Living

The five unhealthiest cookbooks of 2010

The most fattening cookbooks of 2010; a face transplant recipient meets the donor’s family; what not to post on Facebook; why landlines are so last year; and President Obama cares about nursing mothers.

We count on our cookbook authors to be experts in flavour but also in health, so you can imagine our shock to learn that foul-mouthed celebrity chef Gordon Ramsay’s cookbook World Kitchen: Recipes from The F-Word was voted to be at the very bottom of the barrel in terms of health. The Physicians Committee for Responsible Medicine voted five cookbooks to be the worst of 2010 due to their fattening and unhealthy recipes, and Ramsay’s book took the top spot. An article in the New York Post cites Ramsay’s British Pheasant casserole as an example, which contains two birds, smoked bacon, butter, and double cream. Also on the list: Home Cooking with Trisha Yearwood, How to Cook Like a Top Chef, Barefoot Contessa: How Easy is That?, and The Primal Blueprint

You may remember the incredible story of Connie Culp, who in 2008 became the first person to receive a full face transplant after being shot by her husband. She’s made a stunning recovery, but had never met the donor’s family, until now. After two years of remaining anonymous, the family of donor Anna Kasper came forward and agreed to meet with Culp. The meeting was, as you can imagine, a little tearful. Watch the amazing interview with Culp here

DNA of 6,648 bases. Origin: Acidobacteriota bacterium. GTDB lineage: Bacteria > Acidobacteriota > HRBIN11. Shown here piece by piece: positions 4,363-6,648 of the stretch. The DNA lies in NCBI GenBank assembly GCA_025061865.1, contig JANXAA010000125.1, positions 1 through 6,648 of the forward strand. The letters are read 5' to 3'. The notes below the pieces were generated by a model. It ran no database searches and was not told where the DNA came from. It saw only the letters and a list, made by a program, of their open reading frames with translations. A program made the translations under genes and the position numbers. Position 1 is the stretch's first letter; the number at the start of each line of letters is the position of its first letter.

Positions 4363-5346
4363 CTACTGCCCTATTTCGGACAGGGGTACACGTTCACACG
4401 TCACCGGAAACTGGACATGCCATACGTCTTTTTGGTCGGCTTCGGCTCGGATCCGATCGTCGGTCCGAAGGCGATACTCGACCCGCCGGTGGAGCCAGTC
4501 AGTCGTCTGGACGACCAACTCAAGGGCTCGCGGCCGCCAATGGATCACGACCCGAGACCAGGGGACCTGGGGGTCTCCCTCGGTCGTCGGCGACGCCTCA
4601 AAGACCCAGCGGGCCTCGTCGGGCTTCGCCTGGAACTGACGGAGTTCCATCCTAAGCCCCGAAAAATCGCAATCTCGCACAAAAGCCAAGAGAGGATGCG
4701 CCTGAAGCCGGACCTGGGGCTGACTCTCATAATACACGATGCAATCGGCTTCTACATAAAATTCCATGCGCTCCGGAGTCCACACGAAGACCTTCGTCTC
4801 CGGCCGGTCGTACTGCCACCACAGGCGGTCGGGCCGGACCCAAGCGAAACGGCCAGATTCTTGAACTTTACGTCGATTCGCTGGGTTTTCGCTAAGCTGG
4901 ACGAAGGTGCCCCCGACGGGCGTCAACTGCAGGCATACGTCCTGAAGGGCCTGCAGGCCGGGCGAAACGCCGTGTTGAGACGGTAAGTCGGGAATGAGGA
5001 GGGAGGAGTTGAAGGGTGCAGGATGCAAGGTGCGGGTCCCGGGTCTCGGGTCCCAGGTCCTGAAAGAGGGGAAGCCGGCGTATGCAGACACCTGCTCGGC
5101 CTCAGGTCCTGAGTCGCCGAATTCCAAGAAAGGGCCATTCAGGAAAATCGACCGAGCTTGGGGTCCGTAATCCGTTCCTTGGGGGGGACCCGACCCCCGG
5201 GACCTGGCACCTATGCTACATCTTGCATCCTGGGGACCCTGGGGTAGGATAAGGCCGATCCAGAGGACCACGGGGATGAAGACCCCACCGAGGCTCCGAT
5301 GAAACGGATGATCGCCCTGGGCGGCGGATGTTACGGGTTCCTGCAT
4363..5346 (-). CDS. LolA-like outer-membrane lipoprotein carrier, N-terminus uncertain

Sharing your life with your friends on Facebook can be fun, but how much sharing is too much sharing? An article in Forbes lists the worst Facebook posting gaffes, and how to avoid them. Hint: don’t advertise vacation dates, don’t brag about new purchases and definitely don’t post your address. 

In a first for any age group, more than half of all Americans aged 25-29 use exclusively cell phones and do not have a landline. The authors of a new study from the American Centre for Disease Control were surprised to find that young parents continue to rely exclusively on cellphones, despite transitioning from young single life to more structured family life and parenthood. The study also found that many houses that have a landline use it only to connect to the internet. In Canada, the shift has been slower, with 89 percent of households still using a landline. 

Finally, President Obama is implementing an official policy on boobies. Sort of. The sitting American president has requested that federal personnel officials draft new guidelines to ensure nursing mothers will have “appropriate workplace accommodations” to feed their children. Our kudos to you, Mr. President.